Luckily, I discovered OptOutPrescreen.com, where I can stop this junk mail from filling up my mailbox. The site was created as a result of Fair Credit Reporting Act and a link to the site can be found on the Federal Trade Commission’s website.

There are many advantages to stopping junk mail:

  • No chance of someone stealing your credit card applications through the mail.
  • Out of sight, out of mind. You willn’t be tempted to sign up for any credit card offers that you don’t need.
  • Save paper.
  • The fewer the amount of companies with your social security number the better.

You can choose to either opt out electronically or permanently by mail. If you choose electronically, you will be opted out for only 5 years. If you choose to opt out by mail, you will never receive a credit card offer again.

I wasn’t tracking the days to the exact date, but I would estimate that around four weeks after opting out, I was no longer receiving any prescreened offers through the mail.

Another tip, if you’re also tired of receiving catalogs, there is a free service Catalog Choice that can help you reduce your junk mail even more. It’s pretty simple; you just enter in your address and the catalog number of the catalog you want to eliminate.

Applying For Your First Credit Card

Applying for your first credit card is a big financial decision. When it comes to learning how to build your credit, it is the decision.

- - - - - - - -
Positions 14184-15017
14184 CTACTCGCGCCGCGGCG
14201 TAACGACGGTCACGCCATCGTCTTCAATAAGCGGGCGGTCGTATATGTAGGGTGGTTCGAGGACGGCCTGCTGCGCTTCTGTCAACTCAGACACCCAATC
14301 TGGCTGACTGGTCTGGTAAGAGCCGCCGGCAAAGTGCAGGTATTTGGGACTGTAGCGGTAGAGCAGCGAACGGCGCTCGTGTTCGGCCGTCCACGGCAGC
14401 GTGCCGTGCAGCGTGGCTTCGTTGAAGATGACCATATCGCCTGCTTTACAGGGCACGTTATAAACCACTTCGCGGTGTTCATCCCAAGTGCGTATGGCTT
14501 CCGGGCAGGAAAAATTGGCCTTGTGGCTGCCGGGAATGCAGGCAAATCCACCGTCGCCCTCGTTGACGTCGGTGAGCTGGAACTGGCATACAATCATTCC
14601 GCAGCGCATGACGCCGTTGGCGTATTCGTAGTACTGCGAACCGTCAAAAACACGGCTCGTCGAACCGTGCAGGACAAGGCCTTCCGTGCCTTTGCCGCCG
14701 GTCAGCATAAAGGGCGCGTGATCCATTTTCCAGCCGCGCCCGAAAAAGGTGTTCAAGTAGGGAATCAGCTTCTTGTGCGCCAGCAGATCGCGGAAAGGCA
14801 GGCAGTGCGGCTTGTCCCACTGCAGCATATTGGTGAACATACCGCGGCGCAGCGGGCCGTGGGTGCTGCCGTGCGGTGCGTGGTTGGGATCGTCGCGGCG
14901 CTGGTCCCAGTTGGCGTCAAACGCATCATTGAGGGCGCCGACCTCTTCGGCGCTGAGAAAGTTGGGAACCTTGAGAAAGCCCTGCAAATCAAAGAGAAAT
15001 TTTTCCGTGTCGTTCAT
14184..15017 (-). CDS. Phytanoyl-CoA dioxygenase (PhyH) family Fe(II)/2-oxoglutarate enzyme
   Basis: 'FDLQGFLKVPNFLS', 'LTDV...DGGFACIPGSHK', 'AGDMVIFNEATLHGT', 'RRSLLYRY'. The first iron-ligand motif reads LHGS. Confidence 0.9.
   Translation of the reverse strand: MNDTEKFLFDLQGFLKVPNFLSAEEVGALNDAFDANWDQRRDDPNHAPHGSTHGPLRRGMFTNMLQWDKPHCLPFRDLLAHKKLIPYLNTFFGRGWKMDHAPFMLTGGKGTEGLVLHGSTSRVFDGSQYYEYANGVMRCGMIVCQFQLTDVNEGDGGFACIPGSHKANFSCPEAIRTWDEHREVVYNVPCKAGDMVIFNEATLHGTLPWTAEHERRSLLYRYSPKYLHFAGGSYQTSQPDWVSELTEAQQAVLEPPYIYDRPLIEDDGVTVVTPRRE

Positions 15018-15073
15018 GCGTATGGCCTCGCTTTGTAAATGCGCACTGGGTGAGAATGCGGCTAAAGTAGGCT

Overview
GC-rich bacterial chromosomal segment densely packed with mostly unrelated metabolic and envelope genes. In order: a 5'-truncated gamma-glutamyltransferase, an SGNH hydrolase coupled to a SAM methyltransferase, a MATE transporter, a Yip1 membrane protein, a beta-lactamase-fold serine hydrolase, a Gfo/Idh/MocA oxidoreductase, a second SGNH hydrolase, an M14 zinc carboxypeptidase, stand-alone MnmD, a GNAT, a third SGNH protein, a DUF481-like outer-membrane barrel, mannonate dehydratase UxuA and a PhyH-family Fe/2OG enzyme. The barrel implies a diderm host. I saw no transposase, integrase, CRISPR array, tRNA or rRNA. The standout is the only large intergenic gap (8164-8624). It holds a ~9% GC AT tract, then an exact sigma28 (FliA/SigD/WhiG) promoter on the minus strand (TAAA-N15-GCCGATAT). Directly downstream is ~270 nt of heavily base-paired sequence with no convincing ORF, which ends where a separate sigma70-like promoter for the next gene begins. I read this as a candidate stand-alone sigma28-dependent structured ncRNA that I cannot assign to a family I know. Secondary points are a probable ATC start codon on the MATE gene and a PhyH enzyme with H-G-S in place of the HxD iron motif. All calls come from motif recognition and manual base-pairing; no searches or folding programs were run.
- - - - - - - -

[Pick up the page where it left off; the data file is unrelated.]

As you learned, length of credit history makes up 15% of your total credit score. Therefore, it’s possible you may keep this card open for the rest of your life.

The Credit Card Act of 2009 requires anyone under 21 to either have a co-signer or show proof of income.

A co-signer simply means that someone with income, typically your parents, have to personally guarantee you’ll pay the balance. If not, the credit card company has the right to go after the co-signer to pay.

If you do have proof of income, you’re able to apply for a card without a co-signer.

Credit card companies have designed specific cards marketed towards college students.

There are two types of cards:

  1. Secured
  2. Unsecured

With a secured card, you put down a cash deposit with the bank and that cash deposit is your limit.

What you’re doing here is giving the bank a lump sum of money (you get it back once you close the account) that they make available to you each month.